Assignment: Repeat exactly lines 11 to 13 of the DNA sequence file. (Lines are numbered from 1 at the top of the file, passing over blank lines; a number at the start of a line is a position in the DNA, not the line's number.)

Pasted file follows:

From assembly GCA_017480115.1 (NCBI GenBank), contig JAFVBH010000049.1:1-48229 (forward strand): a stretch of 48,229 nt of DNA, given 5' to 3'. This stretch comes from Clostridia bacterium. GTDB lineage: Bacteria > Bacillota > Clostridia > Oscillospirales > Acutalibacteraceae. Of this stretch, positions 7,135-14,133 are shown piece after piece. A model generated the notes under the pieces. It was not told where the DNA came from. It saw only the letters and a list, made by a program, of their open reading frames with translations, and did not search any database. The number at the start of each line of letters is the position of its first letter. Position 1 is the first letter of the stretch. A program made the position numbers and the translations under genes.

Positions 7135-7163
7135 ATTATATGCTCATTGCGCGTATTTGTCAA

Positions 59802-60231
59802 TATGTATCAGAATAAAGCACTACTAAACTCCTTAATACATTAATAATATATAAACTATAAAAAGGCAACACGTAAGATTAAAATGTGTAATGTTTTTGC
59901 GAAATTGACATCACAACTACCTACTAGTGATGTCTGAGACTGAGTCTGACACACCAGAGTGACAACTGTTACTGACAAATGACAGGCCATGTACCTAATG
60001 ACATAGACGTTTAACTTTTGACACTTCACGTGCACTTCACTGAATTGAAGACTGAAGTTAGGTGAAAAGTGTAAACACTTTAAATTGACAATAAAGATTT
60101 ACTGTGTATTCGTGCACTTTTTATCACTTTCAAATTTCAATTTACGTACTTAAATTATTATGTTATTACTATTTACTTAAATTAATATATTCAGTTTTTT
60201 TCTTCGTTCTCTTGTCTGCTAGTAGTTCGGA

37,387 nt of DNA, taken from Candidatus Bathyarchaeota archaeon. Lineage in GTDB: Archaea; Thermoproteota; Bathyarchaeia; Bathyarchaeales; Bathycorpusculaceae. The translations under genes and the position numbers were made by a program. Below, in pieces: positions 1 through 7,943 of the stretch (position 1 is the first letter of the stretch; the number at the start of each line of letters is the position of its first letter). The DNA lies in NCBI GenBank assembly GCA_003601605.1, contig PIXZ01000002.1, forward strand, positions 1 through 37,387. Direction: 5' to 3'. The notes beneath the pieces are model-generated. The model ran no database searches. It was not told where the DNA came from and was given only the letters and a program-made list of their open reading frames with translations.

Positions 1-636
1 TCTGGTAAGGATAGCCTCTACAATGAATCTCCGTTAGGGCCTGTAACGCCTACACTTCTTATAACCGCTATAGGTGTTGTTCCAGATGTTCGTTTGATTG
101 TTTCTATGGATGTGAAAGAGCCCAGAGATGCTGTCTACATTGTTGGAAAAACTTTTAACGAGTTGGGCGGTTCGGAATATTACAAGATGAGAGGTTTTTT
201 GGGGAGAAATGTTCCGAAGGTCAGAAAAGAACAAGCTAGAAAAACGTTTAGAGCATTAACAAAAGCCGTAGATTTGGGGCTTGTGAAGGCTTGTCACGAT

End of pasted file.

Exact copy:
Positions 1-636
1 TCTGGTAAGGATAGCCTCTACAATGAATCTCCGTTAGGGCCTGTAACGCCTACACTTCTTATAACCGCTATAGGTGTTGTTCCAGATGTTCGTTTGATTG
101 TTTCTATGGATGTGAAAGAGCCCAGAGATGCTGTCTACATTGTTGGAAAAACTTTTAACGAGTTGGGCGGTTCGGAATATTACAAGATGAGAGGTTTTTT